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article imageOp-Ed: Game of Drones: Operators are to receive medals of valor (video)

By Anne Sewell     Feb 14, 2013 in World
Washington - Drone operators, wielding the joysticks that operate those infamous drones killing "terrorists" all over the world, can now receive a "Distinguished Warfare" Medal for their efforts.
Defense Secretary Leon Panetta has announced the creation of a brand new medal - the "Distinguished Warfare Medal", which will be endowed upon the operators who control US drones in other countries in the world, and who target and kill people, many of whom are civilians.
While seated in safety, thousands of miles away from the front-line, someone can literally click a button, and boom, receive a medal for their efforts.
The Defense Department gave a statement: "The most immediate example is the work of an unmanned aerial vehicle operator who could be operating a system over Afghanistan while based at Creech Air Force Base, Nev. The unmanned aerial vehicle would directly affect operations on the ground. Another example is that of a soldier at Fort Meade, Md., who detects and thwarts a cyberattack on a DOD computer system."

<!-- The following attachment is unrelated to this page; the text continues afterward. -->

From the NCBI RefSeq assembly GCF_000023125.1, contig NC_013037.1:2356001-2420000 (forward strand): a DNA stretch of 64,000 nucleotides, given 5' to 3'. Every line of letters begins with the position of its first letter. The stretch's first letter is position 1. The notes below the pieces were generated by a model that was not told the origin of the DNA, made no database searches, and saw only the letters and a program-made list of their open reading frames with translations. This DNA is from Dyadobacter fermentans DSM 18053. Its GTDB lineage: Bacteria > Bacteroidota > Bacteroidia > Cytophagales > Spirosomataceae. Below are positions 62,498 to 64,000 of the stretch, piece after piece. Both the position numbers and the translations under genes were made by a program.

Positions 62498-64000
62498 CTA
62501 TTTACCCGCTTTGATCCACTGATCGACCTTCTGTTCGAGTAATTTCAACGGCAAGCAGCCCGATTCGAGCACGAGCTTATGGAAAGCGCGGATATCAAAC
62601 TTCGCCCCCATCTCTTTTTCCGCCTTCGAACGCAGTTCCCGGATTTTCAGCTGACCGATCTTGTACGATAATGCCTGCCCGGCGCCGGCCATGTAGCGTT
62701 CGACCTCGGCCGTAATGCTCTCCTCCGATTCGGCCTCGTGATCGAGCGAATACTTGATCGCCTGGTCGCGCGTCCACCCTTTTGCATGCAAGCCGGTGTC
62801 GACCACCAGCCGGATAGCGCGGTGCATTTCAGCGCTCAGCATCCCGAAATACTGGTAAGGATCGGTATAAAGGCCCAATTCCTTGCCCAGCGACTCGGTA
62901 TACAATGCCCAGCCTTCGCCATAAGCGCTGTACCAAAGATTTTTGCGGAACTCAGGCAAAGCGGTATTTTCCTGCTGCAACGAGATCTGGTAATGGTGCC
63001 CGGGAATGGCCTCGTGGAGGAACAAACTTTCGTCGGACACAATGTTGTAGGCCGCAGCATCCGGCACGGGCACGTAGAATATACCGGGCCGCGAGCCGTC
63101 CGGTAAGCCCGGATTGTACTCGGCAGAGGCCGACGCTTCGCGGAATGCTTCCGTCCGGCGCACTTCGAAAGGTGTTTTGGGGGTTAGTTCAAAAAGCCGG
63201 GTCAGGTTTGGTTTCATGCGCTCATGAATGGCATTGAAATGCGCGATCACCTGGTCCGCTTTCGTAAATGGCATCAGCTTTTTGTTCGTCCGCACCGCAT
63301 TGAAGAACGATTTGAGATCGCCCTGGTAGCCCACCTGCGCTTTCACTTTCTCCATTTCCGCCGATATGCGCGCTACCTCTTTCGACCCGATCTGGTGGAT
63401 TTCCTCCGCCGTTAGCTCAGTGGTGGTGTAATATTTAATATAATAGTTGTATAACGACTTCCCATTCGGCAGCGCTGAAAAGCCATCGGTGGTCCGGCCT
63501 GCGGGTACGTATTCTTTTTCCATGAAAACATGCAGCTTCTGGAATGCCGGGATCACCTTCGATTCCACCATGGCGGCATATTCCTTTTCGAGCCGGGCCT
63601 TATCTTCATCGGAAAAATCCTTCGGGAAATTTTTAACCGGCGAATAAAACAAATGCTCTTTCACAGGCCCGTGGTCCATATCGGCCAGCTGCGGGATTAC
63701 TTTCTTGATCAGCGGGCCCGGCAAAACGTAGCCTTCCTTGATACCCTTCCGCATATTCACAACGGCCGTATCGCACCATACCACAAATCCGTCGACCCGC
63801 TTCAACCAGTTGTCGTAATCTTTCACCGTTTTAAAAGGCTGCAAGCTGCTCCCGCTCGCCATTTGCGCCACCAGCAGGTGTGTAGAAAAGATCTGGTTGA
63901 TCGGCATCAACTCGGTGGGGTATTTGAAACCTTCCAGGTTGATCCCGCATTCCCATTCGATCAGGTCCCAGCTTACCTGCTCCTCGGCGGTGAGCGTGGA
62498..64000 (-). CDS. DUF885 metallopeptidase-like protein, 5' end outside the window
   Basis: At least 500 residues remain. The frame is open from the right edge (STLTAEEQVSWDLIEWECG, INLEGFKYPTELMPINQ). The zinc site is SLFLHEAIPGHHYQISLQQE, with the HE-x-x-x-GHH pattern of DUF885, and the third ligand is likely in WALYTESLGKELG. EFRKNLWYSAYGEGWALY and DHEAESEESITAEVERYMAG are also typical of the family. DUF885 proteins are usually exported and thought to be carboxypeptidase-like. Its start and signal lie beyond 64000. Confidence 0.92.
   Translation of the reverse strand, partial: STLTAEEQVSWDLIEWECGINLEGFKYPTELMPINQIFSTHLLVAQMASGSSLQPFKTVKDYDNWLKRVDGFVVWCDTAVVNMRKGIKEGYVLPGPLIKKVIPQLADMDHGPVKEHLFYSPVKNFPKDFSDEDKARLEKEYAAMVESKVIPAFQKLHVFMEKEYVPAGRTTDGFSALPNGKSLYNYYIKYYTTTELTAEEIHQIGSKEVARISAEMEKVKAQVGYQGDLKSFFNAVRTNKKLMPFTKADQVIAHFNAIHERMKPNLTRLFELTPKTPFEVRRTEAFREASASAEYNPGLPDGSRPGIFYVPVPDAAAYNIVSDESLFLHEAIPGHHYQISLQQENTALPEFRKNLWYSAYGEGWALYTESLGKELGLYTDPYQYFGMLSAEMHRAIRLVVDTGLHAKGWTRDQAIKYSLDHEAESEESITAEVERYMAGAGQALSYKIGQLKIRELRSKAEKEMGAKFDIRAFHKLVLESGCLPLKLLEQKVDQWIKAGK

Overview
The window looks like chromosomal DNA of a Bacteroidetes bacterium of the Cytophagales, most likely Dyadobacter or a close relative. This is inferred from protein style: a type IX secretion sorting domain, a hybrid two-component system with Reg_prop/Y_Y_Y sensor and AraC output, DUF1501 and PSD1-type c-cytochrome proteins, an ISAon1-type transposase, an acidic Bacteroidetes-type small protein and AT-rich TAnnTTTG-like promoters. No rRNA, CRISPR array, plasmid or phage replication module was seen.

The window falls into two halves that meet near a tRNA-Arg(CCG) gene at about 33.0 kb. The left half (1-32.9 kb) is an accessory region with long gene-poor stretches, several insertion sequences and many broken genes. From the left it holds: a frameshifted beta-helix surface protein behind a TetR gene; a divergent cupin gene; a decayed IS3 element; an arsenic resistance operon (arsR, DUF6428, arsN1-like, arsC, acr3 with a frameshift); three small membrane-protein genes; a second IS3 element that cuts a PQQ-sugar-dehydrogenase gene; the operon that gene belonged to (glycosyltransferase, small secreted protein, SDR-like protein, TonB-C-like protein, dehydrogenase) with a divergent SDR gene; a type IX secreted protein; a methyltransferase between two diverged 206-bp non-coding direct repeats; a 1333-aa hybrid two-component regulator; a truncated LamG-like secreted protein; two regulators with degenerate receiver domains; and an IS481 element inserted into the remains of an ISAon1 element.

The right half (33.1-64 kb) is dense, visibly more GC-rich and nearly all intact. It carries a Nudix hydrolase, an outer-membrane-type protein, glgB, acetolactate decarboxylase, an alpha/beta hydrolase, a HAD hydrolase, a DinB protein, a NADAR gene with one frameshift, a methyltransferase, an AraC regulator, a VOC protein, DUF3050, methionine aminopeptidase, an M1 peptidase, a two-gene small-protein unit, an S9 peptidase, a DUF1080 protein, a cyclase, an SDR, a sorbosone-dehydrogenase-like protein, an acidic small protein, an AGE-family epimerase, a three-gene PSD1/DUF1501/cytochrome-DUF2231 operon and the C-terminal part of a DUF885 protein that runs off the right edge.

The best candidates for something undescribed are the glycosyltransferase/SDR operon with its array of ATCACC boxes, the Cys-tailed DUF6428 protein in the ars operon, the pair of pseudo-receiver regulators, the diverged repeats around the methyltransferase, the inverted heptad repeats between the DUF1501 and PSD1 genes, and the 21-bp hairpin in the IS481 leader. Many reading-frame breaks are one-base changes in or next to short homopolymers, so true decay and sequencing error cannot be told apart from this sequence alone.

In the video, RT's Irina Galushko explains that these medals are "awarded for something so exceptional and outstanding as to clearly set the individual apart from comrades" to these faceless killers of modern warfare. She explains that their actions now warrant an award higher than the bronze medal.
While Galushko admits that these people might have a basic knowledge of the territory, when asked about their precision shooting, she says that at best, the targets hit (and people killed) are around 50% innocent civilians, at worse it could be many more. Thus, these operators will get a better medal than someone in active duty, who actually did something really heroic on the ground, in person, and she then cites an example of a soldier who gave up everything for his comrades and his country.
What do you think? Do these modern warfare "Game of Drones" equivalents of Xbox and PlayStation players really warrant a medal for their efforts?
This opinion article was written by an independent writer. The opinions and views expressed herein are those of the author and are not necessarily intended to reflect those of
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